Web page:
In this moment, he got really upset when I started going around the trampoline in a different direction . He often goes into a controlling state when he is in an experience he doesn’t like and/or understands. Where instead of focusing on his internal reality and grounding himself, he gets obsessive in arranging things in his environment to be a certain way – whether it’s objects, animals or people. If he doesn’t get the desired result he explodes. If he does he get the result, he goes unto controlling the next thing, and the next – until he still inevitably collapses as he realises that re-arranging his external reality doesn’t re-areange his internal reality. When he goes into this, we take him to a quite space, remove distractions, relax and sit down. Saying is name in a low, grounded voice. Guiding him to calm down and let go of his experience. Showing him that through fixating, we only hurt ourselves more, as anything but our way then becomes ‘wrong’ – instead of moving, embracing and flowing WITH life, rather than resisting and being against the currents life takes us. As he goes on and expels all his excess energy, he starts grounding himself. Once he has centered himself we move on with our activities and embrace the new moment.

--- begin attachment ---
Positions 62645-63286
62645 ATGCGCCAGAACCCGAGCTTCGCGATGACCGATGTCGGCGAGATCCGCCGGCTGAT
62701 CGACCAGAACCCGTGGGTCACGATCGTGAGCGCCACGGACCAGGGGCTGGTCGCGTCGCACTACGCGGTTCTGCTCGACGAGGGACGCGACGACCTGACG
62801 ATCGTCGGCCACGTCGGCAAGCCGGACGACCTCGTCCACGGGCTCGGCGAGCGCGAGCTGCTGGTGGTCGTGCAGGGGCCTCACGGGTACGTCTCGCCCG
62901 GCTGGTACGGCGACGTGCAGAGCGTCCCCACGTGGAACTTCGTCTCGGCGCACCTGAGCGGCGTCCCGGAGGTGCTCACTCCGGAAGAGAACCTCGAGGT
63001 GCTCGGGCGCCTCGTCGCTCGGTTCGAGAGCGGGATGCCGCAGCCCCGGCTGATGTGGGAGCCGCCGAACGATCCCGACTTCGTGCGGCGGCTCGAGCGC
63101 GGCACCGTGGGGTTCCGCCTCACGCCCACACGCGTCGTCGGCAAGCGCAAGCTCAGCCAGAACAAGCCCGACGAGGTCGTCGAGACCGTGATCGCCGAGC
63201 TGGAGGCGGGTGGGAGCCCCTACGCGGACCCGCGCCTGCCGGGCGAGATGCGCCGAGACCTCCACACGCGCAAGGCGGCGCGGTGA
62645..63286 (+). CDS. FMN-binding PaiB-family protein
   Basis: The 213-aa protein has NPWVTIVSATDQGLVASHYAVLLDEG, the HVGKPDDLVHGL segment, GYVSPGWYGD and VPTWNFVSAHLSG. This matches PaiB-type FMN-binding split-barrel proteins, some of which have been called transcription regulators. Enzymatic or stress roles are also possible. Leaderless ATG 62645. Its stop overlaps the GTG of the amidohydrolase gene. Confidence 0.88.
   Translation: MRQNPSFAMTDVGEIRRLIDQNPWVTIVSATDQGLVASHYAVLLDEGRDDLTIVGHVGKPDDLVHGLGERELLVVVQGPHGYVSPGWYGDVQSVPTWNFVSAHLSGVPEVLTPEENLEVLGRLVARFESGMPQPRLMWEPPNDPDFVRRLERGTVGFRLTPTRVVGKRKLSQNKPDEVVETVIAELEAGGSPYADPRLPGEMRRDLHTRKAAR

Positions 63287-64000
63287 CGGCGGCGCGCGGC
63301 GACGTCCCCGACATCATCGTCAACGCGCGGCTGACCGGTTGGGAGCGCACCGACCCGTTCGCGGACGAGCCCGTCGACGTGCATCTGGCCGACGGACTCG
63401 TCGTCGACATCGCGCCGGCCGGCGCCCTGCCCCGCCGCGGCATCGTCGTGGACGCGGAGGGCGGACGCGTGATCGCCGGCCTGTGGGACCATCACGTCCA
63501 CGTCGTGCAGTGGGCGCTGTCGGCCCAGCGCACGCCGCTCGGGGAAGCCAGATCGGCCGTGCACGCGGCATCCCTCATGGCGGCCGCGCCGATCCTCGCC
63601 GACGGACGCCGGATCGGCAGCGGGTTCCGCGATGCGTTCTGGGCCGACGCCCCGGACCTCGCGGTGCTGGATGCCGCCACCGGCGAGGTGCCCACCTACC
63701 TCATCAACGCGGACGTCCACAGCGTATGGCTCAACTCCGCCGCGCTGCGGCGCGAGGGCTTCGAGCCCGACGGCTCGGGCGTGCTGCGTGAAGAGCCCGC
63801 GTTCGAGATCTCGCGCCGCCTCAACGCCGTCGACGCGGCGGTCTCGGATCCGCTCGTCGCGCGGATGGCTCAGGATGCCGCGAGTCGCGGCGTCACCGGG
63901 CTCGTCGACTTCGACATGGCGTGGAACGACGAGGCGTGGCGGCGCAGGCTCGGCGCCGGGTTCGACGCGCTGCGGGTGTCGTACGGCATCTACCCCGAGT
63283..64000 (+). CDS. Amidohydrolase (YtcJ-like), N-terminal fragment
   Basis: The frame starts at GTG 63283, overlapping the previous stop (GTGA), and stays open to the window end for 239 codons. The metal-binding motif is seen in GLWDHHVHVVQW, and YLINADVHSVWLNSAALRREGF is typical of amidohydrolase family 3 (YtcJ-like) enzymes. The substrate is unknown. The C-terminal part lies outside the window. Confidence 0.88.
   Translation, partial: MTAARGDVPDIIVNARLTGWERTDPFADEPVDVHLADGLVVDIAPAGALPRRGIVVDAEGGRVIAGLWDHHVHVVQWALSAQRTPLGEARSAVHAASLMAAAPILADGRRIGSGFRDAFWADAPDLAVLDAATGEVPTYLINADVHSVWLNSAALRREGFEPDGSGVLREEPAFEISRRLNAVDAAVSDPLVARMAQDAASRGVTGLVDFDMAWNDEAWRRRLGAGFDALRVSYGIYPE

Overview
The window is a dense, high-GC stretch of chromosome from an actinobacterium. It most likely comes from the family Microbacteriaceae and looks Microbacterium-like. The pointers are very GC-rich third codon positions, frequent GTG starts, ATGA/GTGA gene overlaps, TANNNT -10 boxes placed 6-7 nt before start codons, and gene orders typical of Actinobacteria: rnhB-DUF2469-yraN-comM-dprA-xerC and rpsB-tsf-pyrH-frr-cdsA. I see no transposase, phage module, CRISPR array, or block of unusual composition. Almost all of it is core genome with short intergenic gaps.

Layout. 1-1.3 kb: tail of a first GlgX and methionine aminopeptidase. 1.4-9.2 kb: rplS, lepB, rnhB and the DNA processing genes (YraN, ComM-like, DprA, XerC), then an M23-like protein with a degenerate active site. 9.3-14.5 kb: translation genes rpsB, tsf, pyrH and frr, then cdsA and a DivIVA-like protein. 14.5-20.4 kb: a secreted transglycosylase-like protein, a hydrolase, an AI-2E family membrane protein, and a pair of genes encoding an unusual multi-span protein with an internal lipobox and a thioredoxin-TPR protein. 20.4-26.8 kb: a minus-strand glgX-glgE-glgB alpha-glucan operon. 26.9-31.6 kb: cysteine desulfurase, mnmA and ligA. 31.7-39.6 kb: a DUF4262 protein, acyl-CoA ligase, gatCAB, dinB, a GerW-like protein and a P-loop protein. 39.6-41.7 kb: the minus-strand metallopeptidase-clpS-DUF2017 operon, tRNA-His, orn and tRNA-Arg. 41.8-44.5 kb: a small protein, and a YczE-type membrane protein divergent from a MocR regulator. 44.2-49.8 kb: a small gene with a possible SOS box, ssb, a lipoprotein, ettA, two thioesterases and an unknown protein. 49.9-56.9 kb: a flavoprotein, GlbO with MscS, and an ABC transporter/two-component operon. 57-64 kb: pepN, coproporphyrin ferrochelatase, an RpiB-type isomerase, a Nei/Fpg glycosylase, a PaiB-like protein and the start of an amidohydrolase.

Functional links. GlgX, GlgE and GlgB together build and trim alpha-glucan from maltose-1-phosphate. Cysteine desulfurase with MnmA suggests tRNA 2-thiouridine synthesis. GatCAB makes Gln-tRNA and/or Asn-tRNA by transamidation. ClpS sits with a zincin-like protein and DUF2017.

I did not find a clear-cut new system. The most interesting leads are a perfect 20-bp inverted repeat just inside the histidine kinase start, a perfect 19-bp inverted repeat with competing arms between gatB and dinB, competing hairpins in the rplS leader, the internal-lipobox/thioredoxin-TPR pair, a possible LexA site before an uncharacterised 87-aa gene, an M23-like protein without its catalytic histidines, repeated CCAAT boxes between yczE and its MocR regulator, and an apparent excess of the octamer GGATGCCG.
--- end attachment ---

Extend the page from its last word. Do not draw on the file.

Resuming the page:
Toddlerhood is definitely not easy as he is able to explore, interact and do more – yet is still lacking vocabulary in so many ways causing frustrations. Imagine having so many questions about yourself and the world around you, yet having no way of asking them.
This is my view from the toilet. Something’s been different lately, as Cesar is not often part of my bathroom view when it’s my potty time.